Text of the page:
Surgery is often considered to be (the final solution) for patients with knee pain. Although most patients begin to recover after only six weeks, it can be a difficult process. Each surgery comes with a set of risks that should be carefully discussed with doctors and surgeons before the operation begins. Some common concerns include receiving anesthesia and the risk of infection or blood clots, for example.

The most common method of meniscus surgery is performed arthroscopically. This means that the surgery begins with a small incision, in which the surgeon places a small camera and tools that he uses to repair the damage. This may involve shaving off damaged tissue, or making a tear.

Since arthroscopy is a minimally invasive surgery, the recovery time is much shorter than total knee replacement or other more involved procedures. Many patients choose to undergo this type of surgery so that the damage can begin to heal. As with any treatment, however, there is a risk that the symptoms do not go away, even after surgical intervention.

How Knee Pain Be Continued After Surgery?

There are several reasons why knee pain may persist after meniscus surgery. These factors may vary depending on what was accomplished during surgery. Here are some common reasons why pain persists:

Chronic Swelling; Arthroscopic surgery is a small surgical procedure that is used to see inside your knees, and to repair or remove any damage. While all of this sounds gentle and non-invasive, it needs to be understood that your body will deal with surgical trauma. Swelling is difficult to resolve, as there are many possible causes, some of which are listed below. In addition, some patients who have arthroscopic surgery have persistent swelling as a result of chronic inflammation from surgical trauma.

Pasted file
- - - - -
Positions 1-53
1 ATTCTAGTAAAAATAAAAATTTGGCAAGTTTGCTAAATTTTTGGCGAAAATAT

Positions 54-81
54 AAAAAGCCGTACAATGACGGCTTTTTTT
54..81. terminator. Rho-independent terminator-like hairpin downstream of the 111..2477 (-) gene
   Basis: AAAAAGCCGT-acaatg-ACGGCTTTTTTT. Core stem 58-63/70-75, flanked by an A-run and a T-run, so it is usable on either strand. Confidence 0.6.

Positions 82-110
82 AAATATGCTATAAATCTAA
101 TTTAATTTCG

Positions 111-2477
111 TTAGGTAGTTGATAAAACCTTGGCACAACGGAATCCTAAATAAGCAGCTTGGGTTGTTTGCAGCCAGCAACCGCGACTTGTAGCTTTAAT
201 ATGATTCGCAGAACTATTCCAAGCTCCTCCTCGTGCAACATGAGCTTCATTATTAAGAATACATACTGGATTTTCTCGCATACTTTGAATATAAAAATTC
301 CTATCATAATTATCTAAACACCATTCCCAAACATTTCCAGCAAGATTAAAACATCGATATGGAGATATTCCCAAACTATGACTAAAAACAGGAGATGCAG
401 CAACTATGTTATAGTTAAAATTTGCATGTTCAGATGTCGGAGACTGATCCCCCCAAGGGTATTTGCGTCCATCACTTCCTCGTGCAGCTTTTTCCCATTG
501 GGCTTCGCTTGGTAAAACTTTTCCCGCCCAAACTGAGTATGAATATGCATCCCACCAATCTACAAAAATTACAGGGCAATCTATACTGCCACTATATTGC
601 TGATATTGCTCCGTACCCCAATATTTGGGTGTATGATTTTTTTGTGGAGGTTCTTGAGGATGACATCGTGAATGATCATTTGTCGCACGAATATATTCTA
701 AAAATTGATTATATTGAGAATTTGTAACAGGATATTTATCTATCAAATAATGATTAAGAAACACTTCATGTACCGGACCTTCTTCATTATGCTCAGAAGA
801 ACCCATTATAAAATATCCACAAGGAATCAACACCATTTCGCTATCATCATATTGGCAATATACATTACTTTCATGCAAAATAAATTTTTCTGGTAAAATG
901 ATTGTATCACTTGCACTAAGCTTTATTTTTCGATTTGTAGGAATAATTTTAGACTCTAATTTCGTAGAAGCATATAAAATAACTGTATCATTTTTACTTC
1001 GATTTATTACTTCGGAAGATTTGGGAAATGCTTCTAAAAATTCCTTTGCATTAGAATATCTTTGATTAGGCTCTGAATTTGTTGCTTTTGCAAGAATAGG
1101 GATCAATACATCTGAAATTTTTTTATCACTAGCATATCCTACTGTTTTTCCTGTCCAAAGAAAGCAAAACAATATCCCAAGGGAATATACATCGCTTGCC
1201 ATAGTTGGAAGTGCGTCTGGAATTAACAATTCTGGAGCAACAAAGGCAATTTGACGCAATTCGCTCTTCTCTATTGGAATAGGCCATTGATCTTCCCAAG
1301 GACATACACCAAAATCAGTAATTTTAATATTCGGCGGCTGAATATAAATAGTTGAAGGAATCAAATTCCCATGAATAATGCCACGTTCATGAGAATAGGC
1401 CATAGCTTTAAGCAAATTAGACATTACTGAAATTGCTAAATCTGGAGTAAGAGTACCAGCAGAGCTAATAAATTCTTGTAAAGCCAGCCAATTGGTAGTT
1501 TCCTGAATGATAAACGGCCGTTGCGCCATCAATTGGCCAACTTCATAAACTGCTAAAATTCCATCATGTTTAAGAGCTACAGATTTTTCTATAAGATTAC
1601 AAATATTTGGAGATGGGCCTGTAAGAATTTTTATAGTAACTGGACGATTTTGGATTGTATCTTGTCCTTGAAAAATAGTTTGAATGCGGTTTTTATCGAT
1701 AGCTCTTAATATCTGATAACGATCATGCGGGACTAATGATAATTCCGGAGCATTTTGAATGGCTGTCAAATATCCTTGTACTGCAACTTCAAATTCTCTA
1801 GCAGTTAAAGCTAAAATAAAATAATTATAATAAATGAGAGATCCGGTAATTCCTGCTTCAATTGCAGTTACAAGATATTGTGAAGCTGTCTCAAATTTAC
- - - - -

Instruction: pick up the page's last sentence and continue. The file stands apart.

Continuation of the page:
Infections; it is a very rare complication of arthroscopic surgery.3 But it is a problem that is very feared by patients. While infection is an uncommon cause of pain after knee arthroscopy, it is one that needs to be at the top of everyone’s list considering that early treatment is important to have a good chance of recovery. Treatment of an infection requires long-term antibiotic treatment and may require additional surgery to clean the joint.

Poor renovation; When people have a knee injury, such as a ruptured meniscus or cartilage damage, they can develop poor knee flexion. To protect and reduce pain, people often relax or develop abnormal behavior. In addition, other knee joint injuries are the result of poor posture. The current study focuses on the strong stability of the lower extremity in other words, how strong your knee is when faced with normal strength and movement.

Arthritis in the Joint; Perhaps the most common reason why patients have chronic pain after arthroscopic knee surgery is that their knee has joint barley damage that cannot be adequately repaired by arthroscopic procedure. However, there are times when patients with coronary artery disease may have problems that can improve with arthroscopic surgery, or your surgeon may not know the extent of arthritis until the time of surgery.

Although these are common causes of pain, there are several other factors, such as inflammation and infection, that should be considered as well. Doctors will order new tests to determine the cause of the persistent pain. These may include blood tests and images.

Some medical experts are concerned about the effectiveness of meniscus surgery, with some studies suggesting that it is ineffective and unnecessary. Those who see surgery do not necessarily know an alternative treatment for meniscus injury that provides promising results for short-term and long-term treatment.